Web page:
Lighting up

Jul 20, 2011

Tobacco companies wield significant clout in the Legislature through lavish campaign contributions and aggressive lobbying -- and some lawmakers make out better than others, according to a new study by an anti-tobacco group.


From the AP's Adam Weintraub: "The tobacco industry spent $9.3 million over the past two years to fight cigarette taxes, support candidates and influence politics in California, an anti-smoking group said in a report issued Tuesday."


"The report by the American Lung Association in California said political spending by tobacco interests over the past decade totaled almost $100 million, with cigarette maker Philip Morris USA Inc. accounting for more than half the total."


"The report is the latest by the association documenting political spending by the tobacco industry, which spikes when cigarette taxes or tobacco regulations are in play at the Capitol or at the ballot box."


The legislator who received the most tobacco cash Sen. Bill Emmerson, reports Jim Miller in the Press-Enterprise.


"Emmerson, R-Hemet, received $21,000 during the two-year session from Philip Morris USA Inc., Reynolds American Inc., and California Distributors Association Inc., according to the report entitled "Tobacco Money in California Politics."


'The money received by Emmerson was almost three times the average of 57 legislative colleagues who also received tobacco-industry donations in 2009-10."


"Big tobacco continues to use its vast financial resources for campaign contributions and lobbying expenditures to oppose bills and ballot initiatives that would benefit public health by reducing tobacco use," said Jane Warner, President & CEO of the American Lung Association in California."


Among California redevelopment agencies, the big question is worthy of the Bard: To pay or not to pay? In Redding, local officials have come up with their answer. They'll pay.


From Scott Mobley in the Record Searchlight: "Redding officials grudgingly agreed to hand over $5.9 million to the state so the city’s redevelopment agency may start doing deals again."


"The City Council, which doubles as the agency board, voted unanimously this afternoon to approve the one-time payment to the state in concept. The council may vote formally as soon as Aug. 2."


"This is like taking medicine you don't like," council member Rick Bosetti said."


"Today’s vote allows the city to resume work on buying the Dana Drive Costco store for a new police station."


Redding isn't the only town that's going to stick around: San Diego is buying in, too. From Liam Dillon in the Voice of San Diego.


"The City Council voted to buy back into redevelopment Monday night, paying an estimated $70 million this year and $16 million annually after that to schools and other local governments. Without the payment, redevelopment would have gone away through a bill passed as part of the state's budget vote last month."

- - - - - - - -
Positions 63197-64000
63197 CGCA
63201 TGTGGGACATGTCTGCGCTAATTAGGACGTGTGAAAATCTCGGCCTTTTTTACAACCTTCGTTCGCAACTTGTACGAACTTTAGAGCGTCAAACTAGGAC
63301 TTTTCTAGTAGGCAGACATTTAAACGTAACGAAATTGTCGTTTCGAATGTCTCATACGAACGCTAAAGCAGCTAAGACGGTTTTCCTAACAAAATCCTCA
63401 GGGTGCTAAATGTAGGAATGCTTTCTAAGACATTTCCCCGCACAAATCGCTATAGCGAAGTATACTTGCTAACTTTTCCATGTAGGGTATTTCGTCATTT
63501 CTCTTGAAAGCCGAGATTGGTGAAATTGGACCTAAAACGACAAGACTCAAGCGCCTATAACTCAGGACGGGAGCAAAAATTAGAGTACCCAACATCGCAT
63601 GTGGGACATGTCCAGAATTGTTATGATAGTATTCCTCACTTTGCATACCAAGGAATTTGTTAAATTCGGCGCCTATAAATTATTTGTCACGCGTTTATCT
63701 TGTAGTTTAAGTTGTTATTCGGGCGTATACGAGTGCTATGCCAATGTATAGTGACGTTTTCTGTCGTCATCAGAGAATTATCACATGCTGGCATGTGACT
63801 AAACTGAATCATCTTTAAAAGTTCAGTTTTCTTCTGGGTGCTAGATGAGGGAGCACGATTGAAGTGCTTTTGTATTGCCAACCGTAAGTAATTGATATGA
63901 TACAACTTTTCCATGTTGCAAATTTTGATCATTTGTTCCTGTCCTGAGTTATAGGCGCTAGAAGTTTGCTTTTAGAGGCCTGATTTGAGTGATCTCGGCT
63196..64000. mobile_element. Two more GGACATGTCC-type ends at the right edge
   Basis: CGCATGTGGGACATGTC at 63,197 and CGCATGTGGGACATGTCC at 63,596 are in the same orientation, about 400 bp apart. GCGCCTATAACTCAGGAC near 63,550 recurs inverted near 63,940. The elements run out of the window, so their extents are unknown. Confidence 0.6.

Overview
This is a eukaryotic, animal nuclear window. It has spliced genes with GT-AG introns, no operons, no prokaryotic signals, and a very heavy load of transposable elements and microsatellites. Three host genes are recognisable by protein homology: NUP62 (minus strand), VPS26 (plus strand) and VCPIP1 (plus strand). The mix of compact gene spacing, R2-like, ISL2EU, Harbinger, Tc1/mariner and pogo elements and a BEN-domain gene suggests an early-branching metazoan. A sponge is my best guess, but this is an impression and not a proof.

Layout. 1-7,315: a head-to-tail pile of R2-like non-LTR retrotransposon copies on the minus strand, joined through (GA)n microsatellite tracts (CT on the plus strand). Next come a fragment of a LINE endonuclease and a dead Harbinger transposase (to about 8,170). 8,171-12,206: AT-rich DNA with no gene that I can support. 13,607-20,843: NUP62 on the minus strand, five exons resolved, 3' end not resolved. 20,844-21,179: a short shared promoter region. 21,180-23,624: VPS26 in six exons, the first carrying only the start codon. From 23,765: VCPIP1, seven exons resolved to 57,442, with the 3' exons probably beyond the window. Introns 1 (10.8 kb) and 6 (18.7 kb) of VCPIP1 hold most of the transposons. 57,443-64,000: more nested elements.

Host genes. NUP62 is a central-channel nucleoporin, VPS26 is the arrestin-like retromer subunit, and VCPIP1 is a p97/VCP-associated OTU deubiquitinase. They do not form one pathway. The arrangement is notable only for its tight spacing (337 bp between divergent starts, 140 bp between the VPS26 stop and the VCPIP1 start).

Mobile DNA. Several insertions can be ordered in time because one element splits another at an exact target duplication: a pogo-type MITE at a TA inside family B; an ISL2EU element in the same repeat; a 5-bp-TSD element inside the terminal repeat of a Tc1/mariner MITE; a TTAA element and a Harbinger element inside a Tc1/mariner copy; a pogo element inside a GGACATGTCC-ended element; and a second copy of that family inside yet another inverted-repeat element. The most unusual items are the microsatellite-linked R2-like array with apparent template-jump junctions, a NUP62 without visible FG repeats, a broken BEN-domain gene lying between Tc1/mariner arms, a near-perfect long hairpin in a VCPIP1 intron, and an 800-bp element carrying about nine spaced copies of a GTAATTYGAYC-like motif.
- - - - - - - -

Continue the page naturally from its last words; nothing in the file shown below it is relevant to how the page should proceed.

"The council plans to hold meetings in neighborhoods where redevelopment now exists to determine what projects should be delayed or cancelled, the Union-Tribune reported."


"Redevelopment supporters also filed a long-anticipated lawsuit yesterday alleging the state redevelopment laws were unconstitutional for numerous reasons, including that it violates a ballot measure passed last November that prohibits the taking of redevelopment funds. The League of California Cities and California Redevelopment Association advocacy group filed the suit with the California Supreme Court in the hopes of receiving an expedited ruling."


Rep. Maxine Waters, a Los Angeles Democrat and an institution in California politics for nearly four decades, is demanding that the House Ethics Committee drop the case against her.


From the LAT's Richard Simon: "Waters' lawyer, Stanley Brand, said the documents included allegations that there was misconduct among the committee staff members who investigated the Democratic congresswoman, and further action by the panel would be "irremediably tainted."


"Simply put," Brand said, "this committee can never conduct an impartial and unbiased inquiry."

"Waters, a South Los Angeles political fixture since the 1970s, has been accused of intervening on behalf of a bank where her husband owned stock and served on the board. But the case against her, growing out of an investigation that began two years ago, has been sidetracked by strife within the committee."

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